As you continue through the halls of this exhibit, you will learn about the emergence of the suited woman, the male peacock style, men wearing skirts, and today’s movement into a world beyond gendered clothing. I don’t want to give away to much, as I sincerely hope you take the time to visit this exhibition. However, I will say that you are going to walk through one of the most beautiful exhibits you have ever seen. The journey you take through the ideas of gender and the way fashion has moved our history will likely bring you to tears.

It makes much more sense to just not put any particular value on gender. Be happy and be yourself. Enjoy. Perhaps the ‘post gender’ term means we are bored of tagging. We are men, woman, trans. We are whatever. Garments that take the best of ourselves, make us dream, and make us feel comfortable and happy today.

Palomo Spain

The amount of broken ceilings this exhibit will walk you through is incredible. Marlene DietrichDavid BowieBilly Porter, and our LGBTQ+ brothers and sisters are just some of the many boundary breakers who are credited within this exhibit.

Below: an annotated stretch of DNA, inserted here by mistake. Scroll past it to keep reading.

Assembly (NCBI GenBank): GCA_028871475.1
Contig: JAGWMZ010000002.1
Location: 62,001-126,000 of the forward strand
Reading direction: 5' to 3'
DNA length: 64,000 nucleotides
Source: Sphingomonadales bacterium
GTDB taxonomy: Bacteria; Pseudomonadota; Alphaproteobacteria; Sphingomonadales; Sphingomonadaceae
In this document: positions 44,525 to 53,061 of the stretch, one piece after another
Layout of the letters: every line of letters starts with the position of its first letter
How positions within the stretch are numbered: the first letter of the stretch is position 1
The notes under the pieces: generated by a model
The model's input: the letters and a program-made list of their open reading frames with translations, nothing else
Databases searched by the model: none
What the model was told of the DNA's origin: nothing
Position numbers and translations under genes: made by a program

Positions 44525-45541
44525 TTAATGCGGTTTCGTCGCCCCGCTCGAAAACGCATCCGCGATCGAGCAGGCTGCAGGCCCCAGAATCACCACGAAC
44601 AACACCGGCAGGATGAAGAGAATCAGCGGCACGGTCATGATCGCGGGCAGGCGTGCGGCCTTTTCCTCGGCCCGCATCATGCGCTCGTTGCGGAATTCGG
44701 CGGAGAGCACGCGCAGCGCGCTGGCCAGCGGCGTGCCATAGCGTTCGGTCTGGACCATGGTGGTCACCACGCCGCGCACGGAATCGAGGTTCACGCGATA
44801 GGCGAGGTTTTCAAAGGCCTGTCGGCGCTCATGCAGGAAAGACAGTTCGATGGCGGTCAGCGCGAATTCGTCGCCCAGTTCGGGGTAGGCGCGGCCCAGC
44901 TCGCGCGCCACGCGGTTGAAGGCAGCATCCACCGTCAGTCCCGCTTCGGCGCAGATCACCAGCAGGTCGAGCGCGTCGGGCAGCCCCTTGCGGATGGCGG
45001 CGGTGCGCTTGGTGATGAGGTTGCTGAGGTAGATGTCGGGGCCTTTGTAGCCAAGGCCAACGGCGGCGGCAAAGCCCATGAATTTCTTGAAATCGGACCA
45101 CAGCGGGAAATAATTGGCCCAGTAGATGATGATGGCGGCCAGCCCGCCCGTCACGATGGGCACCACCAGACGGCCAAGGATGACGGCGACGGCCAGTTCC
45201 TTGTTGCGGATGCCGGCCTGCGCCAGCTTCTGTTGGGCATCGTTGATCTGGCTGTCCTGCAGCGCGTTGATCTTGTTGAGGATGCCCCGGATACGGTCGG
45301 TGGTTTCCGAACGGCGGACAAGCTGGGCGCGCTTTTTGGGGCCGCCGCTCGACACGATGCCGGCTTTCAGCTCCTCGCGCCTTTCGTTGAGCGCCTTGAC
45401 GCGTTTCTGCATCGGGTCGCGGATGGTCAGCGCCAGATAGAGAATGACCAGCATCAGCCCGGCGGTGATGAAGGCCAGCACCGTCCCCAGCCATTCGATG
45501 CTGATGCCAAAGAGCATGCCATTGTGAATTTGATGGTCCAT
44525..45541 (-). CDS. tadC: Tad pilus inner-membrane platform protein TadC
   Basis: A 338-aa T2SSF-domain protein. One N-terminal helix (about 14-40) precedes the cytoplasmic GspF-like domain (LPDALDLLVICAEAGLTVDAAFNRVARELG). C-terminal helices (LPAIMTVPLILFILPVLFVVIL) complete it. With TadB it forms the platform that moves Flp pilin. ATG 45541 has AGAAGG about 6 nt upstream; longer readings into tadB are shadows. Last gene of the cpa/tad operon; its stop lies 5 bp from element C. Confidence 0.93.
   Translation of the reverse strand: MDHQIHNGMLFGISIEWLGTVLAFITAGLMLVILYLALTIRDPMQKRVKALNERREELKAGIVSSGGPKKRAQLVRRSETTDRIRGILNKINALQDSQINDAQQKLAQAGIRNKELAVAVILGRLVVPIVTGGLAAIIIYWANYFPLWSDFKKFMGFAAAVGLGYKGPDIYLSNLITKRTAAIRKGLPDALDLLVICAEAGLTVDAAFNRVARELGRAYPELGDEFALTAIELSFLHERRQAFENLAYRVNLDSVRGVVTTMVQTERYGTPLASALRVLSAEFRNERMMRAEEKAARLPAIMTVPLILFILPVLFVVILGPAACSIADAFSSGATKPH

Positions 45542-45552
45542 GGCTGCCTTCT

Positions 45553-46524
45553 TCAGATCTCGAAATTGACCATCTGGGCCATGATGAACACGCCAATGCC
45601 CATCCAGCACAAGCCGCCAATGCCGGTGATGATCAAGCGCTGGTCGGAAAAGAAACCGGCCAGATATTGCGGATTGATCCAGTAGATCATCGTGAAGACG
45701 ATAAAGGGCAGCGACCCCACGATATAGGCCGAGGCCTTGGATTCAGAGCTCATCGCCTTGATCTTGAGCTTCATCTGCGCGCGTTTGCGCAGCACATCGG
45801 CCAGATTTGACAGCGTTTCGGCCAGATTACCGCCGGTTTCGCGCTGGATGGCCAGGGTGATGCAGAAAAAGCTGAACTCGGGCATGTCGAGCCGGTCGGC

The “Gender Bending Fashion” exhibition is open from March 21st until August 25th at the Boston Museum of Fine Arts. Members of the museum have free access inside the museum. I realize that you do not have very much time left, but if you can make it… I HIGHLY recommend you do it. If you can’t make it, check out this slideshow for a small preview. The MFA is open 7 days a week!

Click here to purchase your tickets!

I hope you all enjoy the exhibit! Let me know what you think in the comments. I would love to hear from you. Until next time! Stay safe everyone.

New Beginnings - Site Launch

I am very excited to be launching “The Art of Costume” official website. I’ll be honest, when I first launched this blog through Instagram, I had no idea where this journey would ultimately take me. I took a gamble. But within hours of launch, the blog had gained an impressive amount of followers that I was not expecting. I received a huge amount of messages in support from family, friends, colleagues, and to my surprise- established costume designers. The fact that my blog was something that the costume design community saw as worthy, was really inspiring.